Last week, an article appeared in a local newspaper about yours truly. It was about how and why I started doing the book - the Comprehensive Guide to Retirement Living - and the website www.senioropolis.com. I had done the interview a couple of months back and did not know it would be appearing in print (or what the journalist would actually write) until people started emailing me about it (a link to the article in now posted on our About Us page). What I found interesting was the number of contacts, people I know, who asked if it was 'true'. They wondered if my experience as a young adult, of a grandmother who had dementia and was admitted to a not-so-nice nursing home, was actually true and if it indeed had shaped my future in that profound a way.
So, for all of you who didn't ask but wondered the same thing, the answer is a resounding yes. My experience with my grandmother happened while I was a social work student learning and absorbing and trying to understand the right way to do things as a professional. Our family felt powerless, lacked information about how 'the system' worked and had no idea who to ask for help. Decisions were made without everyone who needed to be there present and information was not properly communicated. It was a different time - more than 25 years ago - and our system has changed significantly but from the calls we get, there are still instances where people feel all of the above.The social worker I became was significantly impacted by that family experience. It just so happened that I ended up as a hospital social worker a few years later. And that I ended up working mainly with seniors who couldn't return to living independently and needed help finding a new home. I came to understand that our family experience was not a unique one. And so, I decided that I needed to find a way to help people navigate a system that was a bit fragmented and difficult to negotiate under normal circumstances, never mind when stress levels are high.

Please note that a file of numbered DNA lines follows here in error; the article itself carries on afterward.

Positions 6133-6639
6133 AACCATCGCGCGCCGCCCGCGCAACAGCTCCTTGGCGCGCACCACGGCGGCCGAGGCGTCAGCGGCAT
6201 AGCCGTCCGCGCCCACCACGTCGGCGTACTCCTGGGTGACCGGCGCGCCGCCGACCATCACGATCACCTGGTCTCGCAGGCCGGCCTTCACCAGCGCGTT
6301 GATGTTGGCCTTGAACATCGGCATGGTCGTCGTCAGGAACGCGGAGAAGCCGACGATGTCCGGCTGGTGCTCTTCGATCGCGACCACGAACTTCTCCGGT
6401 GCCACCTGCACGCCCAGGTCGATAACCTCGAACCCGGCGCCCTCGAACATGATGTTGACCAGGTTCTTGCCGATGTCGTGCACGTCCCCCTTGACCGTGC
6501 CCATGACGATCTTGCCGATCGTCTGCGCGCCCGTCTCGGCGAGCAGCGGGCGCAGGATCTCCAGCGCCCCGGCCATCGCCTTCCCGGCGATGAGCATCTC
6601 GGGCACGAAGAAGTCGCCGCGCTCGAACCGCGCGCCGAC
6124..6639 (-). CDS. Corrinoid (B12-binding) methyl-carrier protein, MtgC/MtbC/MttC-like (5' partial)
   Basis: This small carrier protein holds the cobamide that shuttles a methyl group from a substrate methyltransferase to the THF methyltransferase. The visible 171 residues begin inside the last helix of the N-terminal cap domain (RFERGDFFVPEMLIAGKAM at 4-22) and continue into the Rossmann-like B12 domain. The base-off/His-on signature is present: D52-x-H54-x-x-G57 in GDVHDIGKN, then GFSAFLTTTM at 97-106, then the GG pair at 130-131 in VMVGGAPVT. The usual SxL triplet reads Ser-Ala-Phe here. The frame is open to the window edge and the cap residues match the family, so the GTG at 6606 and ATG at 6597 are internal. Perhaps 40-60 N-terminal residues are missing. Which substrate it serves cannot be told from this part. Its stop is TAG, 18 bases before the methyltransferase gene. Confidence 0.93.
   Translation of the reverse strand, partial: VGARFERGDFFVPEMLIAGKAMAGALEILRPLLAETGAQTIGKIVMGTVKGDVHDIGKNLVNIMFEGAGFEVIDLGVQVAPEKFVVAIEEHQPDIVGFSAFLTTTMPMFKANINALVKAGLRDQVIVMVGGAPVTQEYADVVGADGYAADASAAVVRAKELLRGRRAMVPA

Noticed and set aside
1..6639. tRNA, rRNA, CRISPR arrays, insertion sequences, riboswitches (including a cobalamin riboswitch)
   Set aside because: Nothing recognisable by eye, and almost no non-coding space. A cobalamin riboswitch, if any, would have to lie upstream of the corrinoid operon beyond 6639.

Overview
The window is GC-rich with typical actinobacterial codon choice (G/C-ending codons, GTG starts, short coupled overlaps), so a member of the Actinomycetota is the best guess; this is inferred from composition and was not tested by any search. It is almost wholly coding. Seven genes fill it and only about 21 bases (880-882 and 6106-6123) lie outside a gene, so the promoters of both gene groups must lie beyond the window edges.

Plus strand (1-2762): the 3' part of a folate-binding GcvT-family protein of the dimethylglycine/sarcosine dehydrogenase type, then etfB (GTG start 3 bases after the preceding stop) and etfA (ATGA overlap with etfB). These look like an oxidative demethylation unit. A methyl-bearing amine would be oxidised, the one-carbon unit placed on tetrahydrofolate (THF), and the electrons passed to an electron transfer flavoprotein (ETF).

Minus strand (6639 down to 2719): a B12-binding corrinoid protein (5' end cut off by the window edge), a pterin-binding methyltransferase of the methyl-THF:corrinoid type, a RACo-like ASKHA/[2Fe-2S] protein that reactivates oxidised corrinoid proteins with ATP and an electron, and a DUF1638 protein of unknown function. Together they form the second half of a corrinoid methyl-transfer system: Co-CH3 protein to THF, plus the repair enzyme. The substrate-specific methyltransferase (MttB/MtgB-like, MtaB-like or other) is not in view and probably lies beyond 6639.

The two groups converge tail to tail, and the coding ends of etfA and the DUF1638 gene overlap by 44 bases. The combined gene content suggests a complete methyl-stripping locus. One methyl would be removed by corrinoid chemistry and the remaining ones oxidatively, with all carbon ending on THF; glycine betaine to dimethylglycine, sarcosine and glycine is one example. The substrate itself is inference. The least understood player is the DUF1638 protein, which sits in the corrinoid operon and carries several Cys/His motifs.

I think our experiences shape who we become and certain experiences impact us more than others. While I never set out to become a hospital social worker who worked with seniors on a conscious level, I do believe that this experience very much pointed me in the direction that would become more of a mission than a career choice. My grandmother had been a significant influence on me growing up. And while I do have some nice childhood memories of her, my young adult memories are overwhelmingly populated by images of her frail body in a nursing home that simply did not provide adequate care or treat her with dignity. In those last years, she didn't know us and so the recognition that the person we knew was no longer there became the context through which I came to understand how difficult it was to deal with memory loss in someone you loved.
I don't think, when I started to do the book, I realized how many people I would actually help, how long I would continue to do it or how big it would become. It was simply something I needed to do at the time when I recognized a hole in our system. To this day, my greatest reward is receiving feedback from people The Guide has helped. I suppose empowering others to understand what our family didn't, has helped me turn something negative into something positive.